Jaw patient mistakenly given brain surgery: Family wins $21 million in court
A jury awarded the family of an 81-year-old Belleville woman $21 million this week in a lawsuit against Oakwood Hospital. The family claimed the hospital mistakenly operated on her brain in January 2012 when she just needed a simple procedure on her jaw.
Bimla Nayyar never recovered from the surgery and died 60 days later.
Oakwood Hospital is not admitting any wrongdoing and said it will appeal Wednesday’s verdict in Wayne County Circuit Court.
In a statement, Oakwood said, “We’re very concerned about how the details of this case have been portrayed.” Paula Rivera-Kerr, spokeswoman for Oakwood Healthcare, said she could not give further comment.
Oakwood Hospital is part of Oakwood Healthcare and the newly formed Beaumont Health system of southeast Michigan.
Attorney Geoffrey Fieger, representing Nayyar’s family, said in an interview Thursday that he could not recall a worse mix-up and initial cover-up by a hospital.
“In 37 years of practice, this is the most shocking abuse I have ever seen,” Fieger said.
Nayyar had been admitted to Oakwood Hospital in Dearborn in January 2012 for a procedure to treat her bilateral jaw displacement. She was already in precarious health and recovering from a heart attack she had suffered in October.
But after mixing up her CT scan results with those of another patient, hospital staff thought that Nayyar had bleeding in her brain and needed immediate surgery, according to the family’s lawsuit.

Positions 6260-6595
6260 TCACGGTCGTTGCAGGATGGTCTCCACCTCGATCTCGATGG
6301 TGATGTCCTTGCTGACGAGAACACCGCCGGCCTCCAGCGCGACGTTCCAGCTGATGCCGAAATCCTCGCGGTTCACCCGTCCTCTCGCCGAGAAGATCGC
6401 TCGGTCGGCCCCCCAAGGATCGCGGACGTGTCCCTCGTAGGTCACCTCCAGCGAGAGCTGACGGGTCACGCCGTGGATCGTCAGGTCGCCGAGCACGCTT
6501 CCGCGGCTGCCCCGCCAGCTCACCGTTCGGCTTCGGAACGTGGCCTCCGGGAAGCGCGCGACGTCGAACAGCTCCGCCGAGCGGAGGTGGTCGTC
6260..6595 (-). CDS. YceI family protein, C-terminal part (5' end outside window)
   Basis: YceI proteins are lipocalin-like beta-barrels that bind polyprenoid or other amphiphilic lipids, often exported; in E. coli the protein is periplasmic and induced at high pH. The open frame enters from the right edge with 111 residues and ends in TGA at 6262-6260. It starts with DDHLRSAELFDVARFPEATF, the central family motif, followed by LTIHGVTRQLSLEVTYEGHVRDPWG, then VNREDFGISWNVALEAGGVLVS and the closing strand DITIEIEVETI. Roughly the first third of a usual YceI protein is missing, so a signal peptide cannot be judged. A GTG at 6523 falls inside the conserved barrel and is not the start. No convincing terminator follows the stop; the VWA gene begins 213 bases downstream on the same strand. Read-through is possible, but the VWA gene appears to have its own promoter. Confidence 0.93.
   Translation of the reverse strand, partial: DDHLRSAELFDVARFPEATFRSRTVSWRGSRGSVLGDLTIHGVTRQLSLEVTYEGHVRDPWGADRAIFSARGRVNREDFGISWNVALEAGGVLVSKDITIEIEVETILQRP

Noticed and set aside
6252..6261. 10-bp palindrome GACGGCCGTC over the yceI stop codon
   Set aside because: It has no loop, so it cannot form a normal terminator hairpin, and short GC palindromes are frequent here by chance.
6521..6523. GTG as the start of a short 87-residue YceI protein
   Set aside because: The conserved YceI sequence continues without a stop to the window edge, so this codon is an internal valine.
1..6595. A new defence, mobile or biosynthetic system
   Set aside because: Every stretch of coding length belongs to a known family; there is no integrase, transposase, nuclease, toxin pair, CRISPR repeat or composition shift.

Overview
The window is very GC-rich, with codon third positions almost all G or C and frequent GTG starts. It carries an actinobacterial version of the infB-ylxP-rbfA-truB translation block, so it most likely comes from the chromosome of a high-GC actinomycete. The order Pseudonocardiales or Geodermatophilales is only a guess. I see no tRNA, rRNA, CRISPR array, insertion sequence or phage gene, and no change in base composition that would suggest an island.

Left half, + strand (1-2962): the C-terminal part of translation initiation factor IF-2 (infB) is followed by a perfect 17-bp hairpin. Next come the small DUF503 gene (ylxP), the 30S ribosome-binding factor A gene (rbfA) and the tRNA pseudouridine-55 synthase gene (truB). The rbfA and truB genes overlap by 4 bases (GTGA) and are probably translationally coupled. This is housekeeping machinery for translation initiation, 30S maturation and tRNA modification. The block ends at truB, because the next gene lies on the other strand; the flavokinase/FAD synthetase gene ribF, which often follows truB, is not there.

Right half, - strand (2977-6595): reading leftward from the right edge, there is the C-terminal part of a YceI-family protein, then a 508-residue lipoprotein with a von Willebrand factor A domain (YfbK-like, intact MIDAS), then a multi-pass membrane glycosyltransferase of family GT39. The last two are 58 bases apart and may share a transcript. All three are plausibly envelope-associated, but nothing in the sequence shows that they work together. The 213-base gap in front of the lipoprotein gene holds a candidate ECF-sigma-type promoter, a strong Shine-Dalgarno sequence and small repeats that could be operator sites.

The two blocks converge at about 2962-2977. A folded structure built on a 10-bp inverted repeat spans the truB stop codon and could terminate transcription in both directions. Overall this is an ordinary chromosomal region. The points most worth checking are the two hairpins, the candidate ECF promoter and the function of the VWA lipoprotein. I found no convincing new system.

She was wheeled into an operating room, the lawsuit said, where five holes were drilled into her head and the right side of her skull was sawed out and replaced.
“They poked around in her brain, couldn’t find anything and closed her up,” Fieger said.
Afterward, a doctor told Nayyar’s family that they found no skull fracture or brain bleeding and that there must have been a mix-up in the radiology records, the lawsuit says. The hospital did not disclose to the family the full extent of their error until those details emerged at trial, Fieger said.
In a sworn affidavit, Oakwood Hospital’s chief quality and patient safety officer described how hospital staff determined that the CT scan, which they thought had been done on Nayyar, was actually done on a different patient.
However, the patient safety officer, Sara Atwell, said this mix-up wasn’t the result of a failure on Oakwood’s part to develop and follow proper procedures.
Nayyar never recovered from surgery and lingered on life support for 60 days. She died in hospice care on March 11, 2012, once she was taken off a ventilator.